Koran

Qur'an

Qur'an or Koran (kōrăn´, –rän´) [Arab.,=reading, recitation], the sacred book of Islam. Revealed by God to the Prophet Muhammad in separate revelations over the major portion of the Prophet's life at Mecca and at Medina, the Qur'an was intended as a recited text, and was not compiled as a single volume during the life of the Prophet. The establishment of the canonical text is attributed to the 3d caliph, Uthman, who appointed a committee (651–52) to reconcile the conflicting versions then available, under the direction of Zaid ibn Thabit, one of the Prophet's scribes. The internal organization of the Qur'an is somewhat ad hoc. Revelations consisted of verses (ayat) grouped into 114 chapters (suras). The arrangement of the suras is mechanical: the first, al-Fateha or "the Opening," is a short prayer exalting God that has become an essential part of all Islamic liturgy and prayer. The rest are graded generally by length, from longest to shortest. It is thus impossible to tell from the book the chronological order of revelations; generally, however, the shorter suras, more electric and fervent than the rest, are the earlier, while many of the longer ones (and all of those revealed at Medina) are later. The Qur'an refers to religious and historical events but seldom provides comprehensive accounts. Its focus is their significance, rather than their narration. God in the Qur'an speaks in the first person. Tafsir, Qur'anic exegesis, initially emerged as a branch of the science of Hadith, in the attempt to gather Muhammad's elucidations of obscure Qur'anic passages, then developed into a separate discipline with the introduction of etymological and literary analysis tools. Being the verbatim Word of God, the text of the Qur'an is valid for religious purposes only in its original Arabic, cannot be modified, and is not translatable, although the necessity for non-Arabic interpretations is recognized. This has made the Qur'an the most read book in its original language and preserved a classical form of Arabic as an Islamic lingua franca and medium of learning.

See A. J. Arberry's translation of the Qu'ran, The Koran Interpreted (2 vol., 1955, repr. in 1 vol., 2008); I. Toshihiko, God and Man in the Koran (1964); R. Bell, Introduction to the Koran (2d ed. 1970); K. Cragg, The Event of the Koran (1971); W. H. Wagner, Opening the Qur'an: Introducing Islam's Holy Book (2008); Z. Sardar, Reading the Qur'an (2011).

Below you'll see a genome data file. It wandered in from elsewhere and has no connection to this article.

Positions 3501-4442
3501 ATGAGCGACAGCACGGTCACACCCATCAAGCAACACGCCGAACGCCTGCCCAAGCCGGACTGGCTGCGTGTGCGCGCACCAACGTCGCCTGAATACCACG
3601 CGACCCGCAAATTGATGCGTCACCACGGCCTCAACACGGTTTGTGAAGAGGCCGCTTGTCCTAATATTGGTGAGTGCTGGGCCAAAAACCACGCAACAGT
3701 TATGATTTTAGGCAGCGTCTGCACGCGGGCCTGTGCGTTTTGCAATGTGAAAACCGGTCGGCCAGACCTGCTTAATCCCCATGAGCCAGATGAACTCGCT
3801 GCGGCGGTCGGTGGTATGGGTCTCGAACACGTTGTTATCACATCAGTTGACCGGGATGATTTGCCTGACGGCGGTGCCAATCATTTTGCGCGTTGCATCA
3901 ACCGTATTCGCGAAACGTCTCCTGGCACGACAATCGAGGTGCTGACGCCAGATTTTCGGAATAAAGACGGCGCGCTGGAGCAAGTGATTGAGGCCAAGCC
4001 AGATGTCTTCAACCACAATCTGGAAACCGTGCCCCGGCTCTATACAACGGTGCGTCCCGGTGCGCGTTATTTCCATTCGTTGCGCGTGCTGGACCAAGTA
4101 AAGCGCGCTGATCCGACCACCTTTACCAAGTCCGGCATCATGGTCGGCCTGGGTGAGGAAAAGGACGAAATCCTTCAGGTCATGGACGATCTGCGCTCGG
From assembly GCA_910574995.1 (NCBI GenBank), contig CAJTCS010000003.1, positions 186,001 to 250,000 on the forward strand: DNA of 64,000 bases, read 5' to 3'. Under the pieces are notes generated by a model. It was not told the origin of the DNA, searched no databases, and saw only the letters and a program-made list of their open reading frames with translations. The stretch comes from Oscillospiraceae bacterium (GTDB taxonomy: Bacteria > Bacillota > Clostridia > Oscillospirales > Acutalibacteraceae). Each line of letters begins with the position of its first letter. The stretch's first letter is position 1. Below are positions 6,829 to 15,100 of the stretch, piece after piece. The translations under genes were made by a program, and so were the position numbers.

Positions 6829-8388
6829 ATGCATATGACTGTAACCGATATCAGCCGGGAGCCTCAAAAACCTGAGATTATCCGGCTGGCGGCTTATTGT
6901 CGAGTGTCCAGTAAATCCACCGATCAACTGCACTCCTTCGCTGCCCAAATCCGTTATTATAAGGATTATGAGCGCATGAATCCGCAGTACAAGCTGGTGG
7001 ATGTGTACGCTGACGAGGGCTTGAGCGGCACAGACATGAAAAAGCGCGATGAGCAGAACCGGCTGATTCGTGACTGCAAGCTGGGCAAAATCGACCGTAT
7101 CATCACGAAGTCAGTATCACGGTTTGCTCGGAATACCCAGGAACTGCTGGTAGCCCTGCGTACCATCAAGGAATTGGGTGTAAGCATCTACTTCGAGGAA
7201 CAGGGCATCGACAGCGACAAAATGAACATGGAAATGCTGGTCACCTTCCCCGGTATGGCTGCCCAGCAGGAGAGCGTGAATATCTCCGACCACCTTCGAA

The Columbia Encyclopedia, 6th ed. Copyright© 2013, The Columbia University Press.

Selected full-text books and articles on this topic

The Koran: A Very Short Introduction
Michael A. Cook.
Oxford University Press, 2000
The Koran Interpreted
Arthur J. Arberry.
Macmillan, 1955
The Prolegomena to the Qur'an
Abdulaziz A. Sachedina; Abu al-Qaism al-Musawi al-Khui.
Oxford University Press, 1998
Quran and Woman: Rereading the Sacred Text from a Woman's Perspective
Amina Wadud.
Oxford University Press, 1999 (2nd edition)
The Qur'An: An Introduction
Mohammad Abu-Hamdiyyah.
Routledge, 2000
Quranic Schools: Agents of Preservation and Change
Helen N. Boyle.
RoutledgeFalmer, 2004
Women and the Koran: The Status of Women in Islam
Anwar Hekmat.
Prometheus Books, 1997
The Mind of the Quran: Chapters in Reflection
Kenneth Cragg.
Allen & Unwin, 1973
Commanding Right and Forbidding Wrong in Islamic Thought
Michael Cook.
Cambridge University Press, 2001
Textual Criticism of the Koran
Bellamy, James A.
The Journal of the American Oriental Society, Vol. 121, No. 1, January-March 2001
Forgotten Witness: Evidence for the Early Codification of the Qur'an
Whelan, Estelle.
The Journal of the American Oriental Society, Vol. 118, No. 1, January-March 1998
The Dilemma of the Literary Approach to the Qur'an
Abu-Zayd, Nasr.
Alif: Journal of Comparative Poetics, No. 23, Annual 2003
Islam: An Introduction
Annemarie Schimmel.
State University of New York Press, 1992
Islam: A Very Short Introduction
Malise Ruthven.
Oxford University Press, 1997
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